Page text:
Wiesenthal Centre to President of Ireland: “BDS and Deligitimization of Israel Campaigns Must Not Tarnish the Solemnity of Holocaust Commemoration Day in Dublin”

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“The Holocaust cannot be decoupled from the children and grandchildren of its victims, whether in Israel or its targets of antisemitism in the Diaspora.”

“The Irish people have known great suffering and have much in common with the struggle for Jewish self-determination.”

Paris, 13 December 2014

In a letter to Irish President, Michael Higgins, the Simon Wiesenthal Centre Director for International Relations, Dr. Shimon Samuels, noted that, “on Tuesday 27 January 2015, you will be the guest of honour at Dublin Mansion House for the annual Holocaust Memorial Day. That 70th anniversary of the liberation of Auschwitz-Birkenau has been blemished by an uproar regarding the reported directive by the NGO organizer, the Holocaust Educational Trust Ireland (HETI), ‘not to refer to the Jewish State or the State of Israel during any part of the ceremony’.”

Samuels lamented that, “apparently HETI has fired the Master of Ceremonies of the last 12 years, ostensibly at the bidding of the Justice and Equality Department – the government authority for this commemoration. Former Justice Minister Alan Shatter, himself Jewish, has denied HETI’s allegation and condemned any ban on mention of Israel, suggesting that the decision was ‘influenced by the hostility towards Israel in some sections of Irish public discourse and by the Boycott, Divestment, Sanctions (BDS) movement’.”

The letter stressed to the President that, “despite your reported personal reservations regarding the Jewish State, we are sure that as an eminent poet you must be sensitive to its Holocaust legacy.”

Samuels directed the President’s attention to a clip of emaciated survivors in rags at the liberation of Bergen-Belsen by British forces, singing in fragile voices “Hatikva” (“the Hope”), explaining that “its words call for the realization of ‘that hope of 2,000 years to be a free people in the Land of Israel and Jerusalem’, and which three years later became the national anthem of the State of Israel (please click on “Skip Add”:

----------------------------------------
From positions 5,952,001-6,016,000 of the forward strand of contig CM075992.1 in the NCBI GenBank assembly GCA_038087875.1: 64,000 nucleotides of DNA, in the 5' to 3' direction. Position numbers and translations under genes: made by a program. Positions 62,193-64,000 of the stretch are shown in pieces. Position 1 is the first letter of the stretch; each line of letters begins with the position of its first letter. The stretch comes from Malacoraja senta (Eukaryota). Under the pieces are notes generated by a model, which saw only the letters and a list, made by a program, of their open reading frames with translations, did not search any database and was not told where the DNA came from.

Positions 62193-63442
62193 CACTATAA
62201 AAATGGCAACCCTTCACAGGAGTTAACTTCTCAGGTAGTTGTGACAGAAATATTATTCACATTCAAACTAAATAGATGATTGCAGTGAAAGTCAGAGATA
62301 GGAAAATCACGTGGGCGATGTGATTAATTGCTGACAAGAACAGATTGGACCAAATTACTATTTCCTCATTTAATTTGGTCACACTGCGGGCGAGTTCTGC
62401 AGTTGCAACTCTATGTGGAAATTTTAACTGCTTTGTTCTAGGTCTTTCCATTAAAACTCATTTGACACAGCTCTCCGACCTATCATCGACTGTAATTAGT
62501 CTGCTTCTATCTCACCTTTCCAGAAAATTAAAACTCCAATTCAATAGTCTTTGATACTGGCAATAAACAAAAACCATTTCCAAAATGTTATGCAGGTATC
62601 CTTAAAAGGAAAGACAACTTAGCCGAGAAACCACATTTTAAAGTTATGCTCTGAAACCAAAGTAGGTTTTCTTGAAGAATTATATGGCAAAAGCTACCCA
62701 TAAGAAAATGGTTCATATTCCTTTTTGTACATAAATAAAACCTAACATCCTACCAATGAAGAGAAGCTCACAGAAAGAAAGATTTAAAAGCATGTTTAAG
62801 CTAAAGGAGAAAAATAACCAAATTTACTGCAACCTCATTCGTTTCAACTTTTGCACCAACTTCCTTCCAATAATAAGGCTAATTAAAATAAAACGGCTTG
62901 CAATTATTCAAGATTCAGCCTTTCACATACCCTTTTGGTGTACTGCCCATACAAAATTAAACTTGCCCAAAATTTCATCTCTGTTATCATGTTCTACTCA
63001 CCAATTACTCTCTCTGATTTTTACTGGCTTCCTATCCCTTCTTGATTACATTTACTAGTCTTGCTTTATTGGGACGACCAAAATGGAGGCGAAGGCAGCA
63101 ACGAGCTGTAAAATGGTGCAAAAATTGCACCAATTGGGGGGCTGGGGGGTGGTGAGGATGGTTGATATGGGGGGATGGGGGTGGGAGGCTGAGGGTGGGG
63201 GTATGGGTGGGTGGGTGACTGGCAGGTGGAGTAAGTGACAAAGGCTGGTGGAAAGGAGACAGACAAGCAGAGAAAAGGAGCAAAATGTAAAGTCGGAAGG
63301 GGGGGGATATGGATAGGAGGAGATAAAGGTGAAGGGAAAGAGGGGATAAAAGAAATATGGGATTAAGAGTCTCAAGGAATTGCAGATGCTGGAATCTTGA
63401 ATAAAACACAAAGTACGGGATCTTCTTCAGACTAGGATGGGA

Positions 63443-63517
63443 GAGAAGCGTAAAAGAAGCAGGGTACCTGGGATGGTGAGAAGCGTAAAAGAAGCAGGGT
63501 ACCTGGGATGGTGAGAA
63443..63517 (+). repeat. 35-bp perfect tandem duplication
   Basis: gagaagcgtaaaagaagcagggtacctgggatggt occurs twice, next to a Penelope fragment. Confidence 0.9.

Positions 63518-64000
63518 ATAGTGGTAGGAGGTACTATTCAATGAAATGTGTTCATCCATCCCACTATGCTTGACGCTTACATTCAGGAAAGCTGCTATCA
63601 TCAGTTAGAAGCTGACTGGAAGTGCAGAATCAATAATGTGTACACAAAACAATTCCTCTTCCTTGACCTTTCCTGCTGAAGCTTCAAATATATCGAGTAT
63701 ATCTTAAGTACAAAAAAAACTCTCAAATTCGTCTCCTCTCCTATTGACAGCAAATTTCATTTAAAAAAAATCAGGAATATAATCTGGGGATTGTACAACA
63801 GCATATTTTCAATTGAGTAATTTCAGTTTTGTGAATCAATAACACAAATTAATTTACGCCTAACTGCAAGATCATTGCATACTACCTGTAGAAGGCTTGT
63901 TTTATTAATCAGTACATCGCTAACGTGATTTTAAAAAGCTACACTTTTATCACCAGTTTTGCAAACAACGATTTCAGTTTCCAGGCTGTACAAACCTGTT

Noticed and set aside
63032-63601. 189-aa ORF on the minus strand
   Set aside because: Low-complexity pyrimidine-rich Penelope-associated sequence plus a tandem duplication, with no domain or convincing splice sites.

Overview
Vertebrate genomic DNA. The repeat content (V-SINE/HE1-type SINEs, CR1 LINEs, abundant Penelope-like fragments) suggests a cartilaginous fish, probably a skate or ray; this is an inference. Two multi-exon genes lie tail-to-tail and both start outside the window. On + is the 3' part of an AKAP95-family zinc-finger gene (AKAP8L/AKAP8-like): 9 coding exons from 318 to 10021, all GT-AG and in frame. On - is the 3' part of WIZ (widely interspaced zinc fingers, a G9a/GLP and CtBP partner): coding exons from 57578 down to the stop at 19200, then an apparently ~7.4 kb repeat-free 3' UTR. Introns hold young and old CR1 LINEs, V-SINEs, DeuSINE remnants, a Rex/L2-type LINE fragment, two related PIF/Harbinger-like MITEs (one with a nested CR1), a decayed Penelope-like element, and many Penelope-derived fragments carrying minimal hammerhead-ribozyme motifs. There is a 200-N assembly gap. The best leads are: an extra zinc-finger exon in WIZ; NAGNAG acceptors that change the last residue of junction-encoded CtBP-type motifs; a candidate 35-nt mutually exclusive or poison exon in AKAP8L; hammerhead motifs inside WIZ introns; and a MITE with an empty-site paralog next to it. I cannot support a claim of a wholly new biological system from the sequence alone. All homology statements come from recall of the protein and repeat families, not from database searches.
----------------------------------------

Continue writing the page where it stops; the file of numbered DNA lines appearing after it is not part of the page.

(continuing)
Samuels argued that “the Irish people have known great suffering along the road to its national liberation and has much in common with the struggle for Jewish self-determination,” adding, “had there been a Jewish state in the 1930’s, of whatever dimension, there may have been a war, but no Holocaust.”

The letter pointed out that, “Irish and Jewish soldiers both volunteered to join British units against the Nazi menace. In 1945, Irish veterans could return to neutral Ireland, while it took three years in internment camps for the Jewish people to return to history, geography and sovereignty – only in 1948.”

Samuels insisted that “the Holocaust cannot be decoupled from the children and grandchildren of its victims, whether under terrorist and potential nuclear threat in Israel or as targets of antisemitism in the Diaspora. Of the 194 United Nations members, Israel is the sole State existentially endangered. To exclude Israel from Holocaust Memorial Day is tantamount to Holocaust obfuscation and revisionism. It would also violate the Irish government’s commitment to the 2000 Stockholm Declaration.”

“Mr. President, our Centre calls on you to condemn this outrageous campaign of BDS and the delegitimization of Israel, to ensure that it does not tarnish the solemnity and respect due to the 6,000,000 Jewish victims to be commemorated in Dublin,” concluded Samuels.

For further information, please contact Shimon Samuels at +33 609 7701 58,  join the Center on Facebook, www.facebook.com/simonwiesenthalcenter, or follow @simonwiesenthal for news updates sent direct to your Twitter page or mobile device.

The Simon Wiesenthal Center is one of the largest international Jewish human rights organizations with over 400,000 member families in the United States. It is an NGO at international agencies including the United Nations, UNESCO, the OSCE, the OAS, the Council of Europe and the Latin American Parliament (Parlatino).